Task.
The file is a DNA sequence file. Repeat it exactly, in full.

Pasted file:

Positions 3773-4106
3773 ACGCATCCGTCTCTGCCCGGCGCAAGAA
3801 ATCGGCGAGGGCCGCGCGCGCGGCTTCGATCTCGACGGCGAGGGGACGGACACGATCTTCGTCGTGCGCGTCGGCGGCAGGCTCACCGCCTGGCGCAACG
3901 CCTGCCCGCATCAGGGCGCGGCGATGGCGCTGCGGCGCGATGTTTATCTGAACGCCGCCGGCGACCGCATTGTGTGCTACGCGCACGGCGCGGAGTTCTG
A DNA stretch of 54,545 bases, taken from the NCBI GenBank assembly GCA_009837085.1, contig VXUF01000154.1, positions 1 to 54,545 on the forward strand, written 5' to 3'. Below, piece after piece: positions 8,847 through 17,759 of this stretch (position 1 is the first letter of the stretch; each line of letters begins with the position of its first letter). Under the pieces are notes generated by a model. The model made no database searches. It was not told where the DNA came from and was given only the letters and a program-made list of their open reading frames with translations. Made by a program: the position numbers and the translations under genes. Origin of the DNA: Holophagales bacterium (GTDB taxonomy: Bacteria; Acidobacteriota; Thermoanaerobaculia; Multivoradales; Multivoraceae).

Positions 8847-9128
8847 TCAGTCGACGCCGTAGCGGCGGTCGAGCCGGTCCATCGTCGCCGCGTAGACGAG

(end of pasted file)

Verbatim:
Positions 3773-4106
3773 ACGCATCCGTCTCTGCCCGGCGCAAGAA
3801 ATCGGCGAGGGCCGCGCGCGCGGCTTCGATCTCGACGGCGAGGGGACGGACACGATCTTCGTCGTGCGCGTCGGCGGCAGGCTCACCGCCTGGCGCAACG
3901 CCTGCCCGCATCAGGGCGCGGCGATGGCGCTGCGGCGCGATGTTTATCTGAACGCCGCCGGCGACCGCATTGTGTGCTACGCGCACGGCGCGGAGTTCTG
A DNA stretch of 54,545 bases, taken from the NCBI GenBank assembly GCA_009837085.1, contig VXUF01000154.1, positions 1 to 54,545 on the forward strand, written 5' to 3'. Below, piece after piece: positions 8,847 through 17,759 of this stretch (position 1 is the first letter of the stretch; each line of letters begins with the position of its first letter). Under the pieces are notes generated by a model. The model made no database searches. It was not told where the DNA came from and was given only the letters and a program-made list of their open reading frames with translations. Made by a program: the position numbers and the translations under genes. Origin of the DNA: Holophagales bacterium (GTDB taxonomy: Bacteria; Acidobacteriota; Thermoanaerobaculia; Multivoradales; Multivoraceae).

Positions 8847-9128
8847 TCAGTCGACGCCGTAGCGGCGGTCGAGCCGGTCCATCGTCGCCGCGTAGACGAG